Irradiation-induced IL-6 suppressed IL-12 production in tumors and DCs
Hoentjen et al. showed that IL-10 induced–STAT3 regulates IL-12 production in LPS-stimulated DCs . STAT3 is activated in response to IL-6 , and irradiation can substantially induce IL-6 production. Therefore, we investigated whether irradiation-induced IL-6 could regulate IL-12 production in tumors. As shown in Fig 2A and 2B, IL-6 expression was upregulated in both types of 10 Gy irradiated–tumors compared to the control tumors, whereas IL-12 expression decreased as opposed to IL-6 expression. In addition, 10 Gy irradiated BMDCs exhibited higher expression of IL-6R and sIL-6R (Fig 2C and 2D) than no-irradiation. Additionally, IL-6 treatment to BMDCs decreased IL-12 secretion from BMDCs compared to no treatment (Fig 2E). We also investigated whether irradiation regulated IL-6 production in DCs. BMDCs were incubated in media containing GM-CSF, IL-4, and LPS for 24 and 72 h after 10 Gy irradiation. As a result, IL-6 secretion in the culture supernatant from DCs was highly increased by irradiation at both 24 and 72 h (Fig 2F). Considering that IL-6 secreted by irradiation from DCs and tumor cells may affect DCs through autocrine and paracrine signaling, we investigated whether IL-6 could hinder IL-12 production in DCs. LPS-stimulated BMDCs were immediately treated with or without an anti-IL-6 antibody after irradiation. As a result, IL-6 inhibition rescued IL-12 production from the irradiation-induced inhibition (Fig 2G). Additionally, irradiation suppressed the expression of B7-1 and B7-2 in a radiation dose dependent manner compared to LPS treatment alone, and anti-IL-6–antibody treatment rescued B7-1 and B7-2 expression from the irradiation-induced inhibition (Fig 2H). Therefore, these results indicate that irradiation-induced IL-6 could suppress IL-12 production by DCs.
IL-6 and IL-12 were measured at 1, 3, and 7 days after 10 Gy irradiation of tumors. Shown are the expressions of IL-6 and IL-12 in (a) HCa-1 and (b) MIH-2 tumors (* P < 0.05). BMDCs were prepared from bone marrow of mice and stimulated with LPS. (c) IL-6 expression analyzed at the indicated times by ELISA in irradiated or non-irradiated BMDCs in vitro. (d) IL-6R (** P < 0.01, vs No IR) and (e) sIL6R (** P < 0.01) were evaluated at 2 day after 10 Gy irradiation to BMDCs by FACS and ELISA, respectively. BMDCs were treated without or with IL-6 (20 ng/mL) plus LPS. (f) Down regulation of IL-12 production by IL-6 treatment in BMDCs (** P < 0.01). BMDCs were stimulated with LPS for activation and cultured with or without anti-IL-6 antibody (final concentration of 500 ng/mL) during the indicated times after irradiation in vitro. IL-6 and IL-12 were analyzed by ELISA. (g) Recovery of IL-12 production and (h) B7-1/ B7-2 expression using an anti-IL-6 antibody in irradiated-BMDCs stimulated with LPS in vitro. (** P < 0.01, * P < 0.05). Data are from three independent experiments.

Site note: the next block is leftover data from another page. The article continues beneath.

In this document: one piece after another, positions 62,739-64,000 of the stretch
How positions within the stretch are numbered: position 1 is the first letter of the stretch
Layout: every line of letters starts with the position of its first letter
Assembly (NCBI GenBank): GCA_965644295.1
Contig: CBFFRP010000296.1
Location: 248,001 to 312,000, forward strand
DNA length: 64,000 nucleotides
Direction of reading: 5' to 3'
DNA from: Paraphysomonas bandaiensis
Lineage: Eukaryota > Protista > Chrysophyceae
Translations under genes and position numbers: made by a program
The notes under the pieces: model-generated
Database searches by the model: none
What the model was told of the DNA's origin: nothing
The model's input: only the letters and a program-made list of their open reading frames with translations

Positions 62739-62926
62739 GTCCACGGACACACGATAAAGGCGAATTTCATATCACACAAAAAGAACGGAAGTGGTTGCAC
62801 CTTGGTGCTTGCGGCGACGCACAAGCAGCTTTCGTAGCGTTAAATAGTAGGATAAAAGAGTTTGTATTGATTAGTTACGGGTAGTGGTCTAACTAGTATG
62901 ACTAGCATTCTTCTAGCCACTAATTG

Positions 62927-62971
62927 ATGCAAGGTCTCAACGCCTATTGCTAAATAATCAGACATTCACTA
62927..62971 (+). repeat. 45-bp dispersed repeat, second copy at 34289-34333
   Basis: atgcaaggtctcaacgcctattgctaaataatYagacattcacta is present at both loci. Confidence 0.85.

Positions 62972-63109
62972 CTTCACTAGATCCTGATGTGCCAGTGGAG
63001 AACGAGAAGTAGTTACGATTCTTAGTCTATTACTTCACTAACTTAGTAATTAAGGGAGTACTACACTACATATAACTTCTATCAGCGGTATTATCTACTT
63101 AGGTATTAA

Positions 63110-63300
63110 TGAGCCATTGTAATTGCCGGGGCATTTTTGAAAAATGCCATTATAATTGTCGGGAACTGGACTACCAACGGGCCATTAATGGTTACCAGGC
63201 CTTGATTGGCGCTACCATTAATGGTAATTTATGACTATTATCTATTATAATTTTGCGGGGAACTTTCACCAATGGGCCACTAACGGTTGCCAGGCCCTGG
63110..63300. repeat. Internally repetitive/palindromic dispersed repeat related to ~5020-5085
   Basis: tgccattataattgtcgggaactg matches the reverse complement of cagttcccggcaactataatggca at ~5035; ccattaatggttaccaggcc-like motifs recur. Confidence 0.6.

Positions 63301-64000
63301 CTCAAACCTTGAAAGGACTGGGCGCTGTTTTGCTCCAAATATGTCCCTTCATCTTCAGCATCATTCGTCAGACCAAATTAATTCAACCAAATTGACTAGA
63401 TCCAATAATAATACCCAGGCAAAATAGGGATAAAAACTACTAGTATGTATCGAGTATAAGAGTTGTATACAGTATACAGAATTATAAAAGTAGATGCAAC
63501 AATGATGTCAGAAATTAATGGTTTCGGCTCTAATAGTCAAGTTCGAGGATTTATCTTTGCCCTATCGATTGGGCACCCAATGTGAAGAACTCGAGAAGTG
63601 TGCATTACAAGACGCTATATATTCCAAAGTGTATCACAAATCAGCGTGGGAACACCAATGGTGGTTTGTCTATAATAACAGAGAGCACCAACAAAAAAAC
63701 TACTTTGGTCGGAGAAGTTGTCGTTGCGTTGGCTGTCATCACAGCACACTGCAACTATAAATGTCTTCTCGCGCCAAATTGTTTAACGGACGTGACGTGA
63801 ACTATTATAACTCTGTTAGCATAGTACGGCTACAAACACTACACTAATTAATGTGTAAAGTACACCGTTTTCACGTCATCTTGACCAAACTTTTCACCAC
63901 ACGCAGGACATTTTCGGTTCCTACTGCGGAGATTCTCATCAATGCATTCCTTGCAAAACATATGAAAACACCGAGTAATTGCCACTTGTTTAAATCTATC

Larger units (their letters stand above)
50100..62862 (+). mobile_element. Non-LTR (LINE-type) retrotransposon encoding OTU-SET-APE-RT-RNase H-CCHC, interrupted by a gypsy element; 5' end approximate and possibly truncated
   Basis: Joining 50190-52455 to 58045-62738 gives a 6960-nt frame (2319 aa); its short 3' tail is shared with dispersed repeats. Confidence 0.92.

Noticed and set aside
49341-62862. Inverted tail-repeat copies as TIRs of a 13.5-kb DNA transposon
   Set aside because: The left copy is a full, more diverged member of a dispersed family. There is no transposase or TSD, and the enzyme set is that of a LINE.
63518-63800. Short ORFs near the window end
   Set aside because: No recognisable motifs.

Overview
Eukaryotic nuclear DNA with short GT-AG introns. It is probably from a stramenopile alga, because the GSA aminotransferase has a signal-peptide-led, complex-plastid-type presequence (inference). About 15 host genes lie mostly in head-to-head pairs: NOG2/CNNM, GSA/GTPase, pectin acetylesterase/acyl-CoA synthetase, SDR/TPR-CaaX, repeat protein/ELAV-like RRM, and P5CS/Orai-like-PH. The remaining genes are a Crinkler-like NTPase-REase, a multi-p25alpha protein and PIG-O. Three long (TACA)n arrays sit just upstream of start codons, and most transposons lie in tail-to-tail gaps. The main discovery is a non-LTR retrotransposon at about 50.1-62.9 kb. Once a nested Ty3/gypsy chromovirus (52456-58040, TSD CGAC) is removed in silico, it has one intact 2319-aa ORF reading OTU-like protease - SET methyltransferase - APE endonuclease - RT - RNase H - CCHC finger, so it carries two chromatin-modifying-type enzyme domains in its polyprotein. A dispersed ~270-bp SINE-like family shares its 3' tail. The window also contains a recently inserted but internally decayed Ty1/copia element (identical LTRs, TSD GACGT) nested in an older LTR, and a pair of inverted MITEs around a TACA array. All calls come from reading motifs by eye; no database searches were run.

Irradiation-induced STAT3 activation inhibited IL-12 secretion from DCs
STAT3 was originally identified as an acute-phase response factor that responds to stimulation by IL-6 . As STAT3 can also be activated by radiation via regulation of other molecules such as survivin as well as IL-6 induction , STAT3 inhibitor was used to test whether the STAT3 activation was involved in the irradiation-induced decrease in IL-12. S31-201, STAT3 inhibitor, was added to LPS-stimulated BMDCs receiving 10 Gy radiation, and were incubated for the indicated times. As shown in Fig 3A and 3B, S31-201 inhibited phosphorylation of stat3, but it doesn’t significantly affect cell viability. STAT3 inhibitor treatment restored the expression of IL-12 and B7-1 that had been inhibited by radiation (Fig 3C and 3D). Anti-IL-6 antibody treatment inhibited STAT3 phosphorylation in LPS-stimulated BMDCs receiving 10 Gy irradiation (Fig 3E). These results suggest that irradiation induced IL-6 secretion, which activated STAT3, and finally could inhibit IL-12 production in DCs.